Very few artists can be proficient behind the scenes as a studio musician, and then break out with a successful career as a solo artist.  Gerald Albright is one such artist.  He has worked with musicians across the board in all genres, which has prepared him well for his own journey as a bandleader and solo artist.  Hot off the release of his new album Slam Dunk, Albright was gracious enough to share his in depth knowledge of the music industry with the readers of iRock Jazz.

GAlbright_SD_5x5RGB300iRJ:  You have a new exciting album out called Slam Dunk.  What were the thoughts behind the name and the concept of the album?

GA:  I’m a multi-instrumentalist.  For many years, the various instruments that I played were always in the background, with the exception of the saxophone.  Everybody knew me for the saxophone.  They didn’t know about my being a bass player, flutist, or to some degree a vocalist.  On this one we decided to pull out all the stops and bring those instruments to the forefront.  We wanted to make this a classic Gerald Albright solo project, but with some different textures and different energies from previous albums.  I think we were very successful in doing that.  So what you’ll hear on this project is bass solos, bass melodies, group vocals, and flute solos.  We just had fun on this project and blew the dust off of some of those instruments that people hadn’t heard me solo on before.  I brought them to the forefront.

iRJ:  You have been identified as a smooth jazz artist, but you also have traditional jazz roots as well.  Is there an advantage or disadvantage in being known as one or the other?

GA:  I really deem myself as more of a contemporary jazz artist.  I started out a lot earlier, before smooth jazz came to the forefront.  So, I pretty much adopted that name, but I’m really a contemporary jazz artist, which means my flavor is more of an energetic R&B, that’s coupled with those traditional sounds that you’re talking about.  I think it is very nutritious musically to have a strong traditional background.  Listening to my mentor Cannonball Adderley really allowed me to spread my wings in different ways, as opposed to just listening to smooth jazz artists.   I think everybody that decides to take on the mission of being an instrumentalist should listen to a lot of traditional jazz, to hear that freedom in the music.  That will only enhance what they do in the smooth or contemporary jazz setting.

iRJ:  You have worked with a lot of known musicians such as Patrice Rushen, Anita Baker, Ray Parker Jr., and Lola Falana,  just to name a few. Many of these artists play different genres of music.  How difficult is it for you as a musician to bounce between different genres and still stay true to who you are?

GA:  That’s a great question.  I think the ability to bounce in between all of those genres that you speak of, was due to the experiences I had early on as a recording session musician who was hired to play for all of these artists.  Sometimes I would be in a horn section playing for these artists, and sometimes they would call me in to do solo work.  Those experiences of doing so many sessions back in the day made it comfortable for me to be able to be a chameleon between all the genres.  It was a real blessing to have those experiences and to play with a lot of the top players on the West Coast.  This naturally would lead you to up your game to be an effective musician.  Then, you couple that with the passion of wanting to learn the various types of art forms and genres.  It has just been decades of perpetual passion in that light.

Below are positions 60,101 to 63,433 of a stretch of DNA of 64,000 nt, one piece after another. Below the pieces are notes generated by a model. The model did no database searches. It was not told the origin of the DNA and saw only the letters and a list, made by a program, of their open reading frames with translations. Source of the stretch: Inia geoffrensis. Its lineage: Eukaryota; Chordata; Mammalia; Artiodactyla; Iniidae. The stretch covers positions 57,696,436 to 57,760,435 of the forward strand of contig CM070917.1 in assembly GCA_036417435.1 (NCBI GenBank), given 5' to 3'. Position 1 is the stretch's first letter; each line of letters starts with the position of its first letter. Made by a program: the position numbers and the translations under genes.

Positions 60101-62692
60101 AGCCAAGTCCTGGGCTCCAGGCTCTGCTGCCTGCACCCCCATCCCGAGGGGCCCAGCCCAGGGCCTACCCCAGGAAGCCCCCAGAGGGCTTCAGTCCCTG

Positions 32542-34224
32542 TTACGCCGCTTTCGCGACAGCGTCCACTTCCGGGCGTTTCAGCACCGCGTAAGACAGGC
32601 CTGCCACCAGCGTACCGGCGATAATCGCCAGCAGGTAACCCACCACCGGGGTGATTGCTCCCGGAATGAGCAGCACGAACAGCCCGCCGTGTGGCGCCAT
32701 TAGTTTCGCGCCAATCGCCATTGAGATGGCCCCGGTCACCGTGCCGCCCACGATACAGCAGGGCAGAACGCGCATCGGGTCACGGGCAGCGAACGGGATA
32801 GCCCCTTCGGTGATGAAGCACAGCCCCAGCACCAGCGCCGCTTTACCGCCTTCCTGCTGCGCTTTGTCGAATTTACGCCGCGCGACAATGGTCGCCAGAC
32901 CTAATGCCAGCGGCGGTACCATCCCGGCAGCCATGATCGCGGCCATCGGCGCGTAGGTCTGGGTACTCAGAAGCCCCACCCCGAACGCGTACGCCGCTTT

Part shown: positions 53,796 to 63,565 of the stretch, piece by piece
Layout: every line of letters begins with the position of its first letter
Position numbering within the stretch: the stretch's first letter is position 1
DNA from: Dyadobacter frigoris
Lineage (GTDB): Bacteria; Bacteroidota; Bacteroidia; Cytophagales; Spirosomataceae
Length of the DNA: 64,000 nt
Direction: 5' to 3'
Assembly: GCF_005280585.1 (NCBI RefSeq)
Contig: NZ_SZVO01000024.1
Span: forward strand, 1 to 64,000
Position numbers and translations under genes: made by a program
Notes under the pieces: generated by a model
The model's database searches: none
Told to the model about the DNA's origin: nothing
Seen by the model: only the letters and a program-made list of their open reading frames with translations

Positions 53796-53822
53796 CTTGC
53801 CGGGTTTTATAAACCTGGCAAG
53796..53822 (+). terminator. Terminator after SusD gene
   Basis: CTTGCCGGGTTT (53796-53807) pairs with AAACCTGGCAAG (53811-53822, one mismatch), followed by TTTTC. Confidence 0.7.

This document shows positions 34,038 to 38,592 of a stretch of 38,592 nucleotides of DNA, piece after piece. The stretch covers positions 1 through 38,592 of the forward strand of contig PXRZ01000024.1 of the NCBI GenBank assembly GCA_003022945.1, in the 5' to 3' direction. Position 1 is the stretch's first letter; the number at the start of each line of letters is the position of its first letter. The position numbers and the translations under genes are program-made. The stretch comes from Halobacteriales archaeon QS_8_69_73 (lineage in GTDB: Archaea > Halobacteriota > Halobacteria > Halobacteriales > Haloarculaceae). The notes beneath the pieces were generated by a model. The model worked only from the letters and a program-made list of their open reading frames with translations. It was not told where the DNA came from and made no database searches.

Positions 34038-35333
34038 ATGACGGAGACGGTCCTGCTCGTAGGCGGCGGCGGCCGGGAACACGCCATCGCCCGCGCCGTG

iRJ:  If you had to go back in your career and give your younger self some advice, what would it be?

GA:  I would give my younger self the same advice that I give some of the young students that I work with.  With that 20 year old energy that you put through the horn, we have a tendency to want to play all the notes in a given measure that we can think of, in an effort to impress the listener who’s checking you out at that given time.  The older me would tell the younger me to have more of a conversation with the horn and realize that sometimes it’s what you don’t play that has the greatest affect versus what you do play.  The element of silence in a melody sometimes can have more of an effect than trying to fill up a particular measure with a bunch of notes.  It’s just finding that happy medium between what to play and what not to play.  I just wish I had known that back in the day.

Gerald Albright Action Shot01iRJ:  If you had to think back to a time when something or someone left the most indelible impression on you as a musician or person, what would it be?

GA:  Sitting down with Quincy Jones for me was life changing.  It was very pivotal for me.  I had done several recordings with Quincy over the years.  Quincy is a master at not only getting the music right, but getting the right combination of people to make music happen the way it needs to happen.  For him to take the time to really sit down with me to talk shop and give me knowledge on some things that I was having that “crossroads” overtone to at that time in my career was very helpful.  I had the same relationship with George Duke.  I call him my industry dad.  God rest his soul.  He was somebody I could just sit down and talk to about the industry or life in general.  We would just shoot the breeze.  Having those types of icons in your life, help to really shape your own life.  It’s good to have that kind of information first hand.  Honestly, in this industry, there are a lot of selfish people.  A lot of people don’t like to give up the knowledge to help the next generation along.  I’m speaking in general.  Some people try to just hold that to themselves, when it’s really God given, and you should spread it around.  I was very fortunate in that case, to be around those types of icons that helped to fuel my career.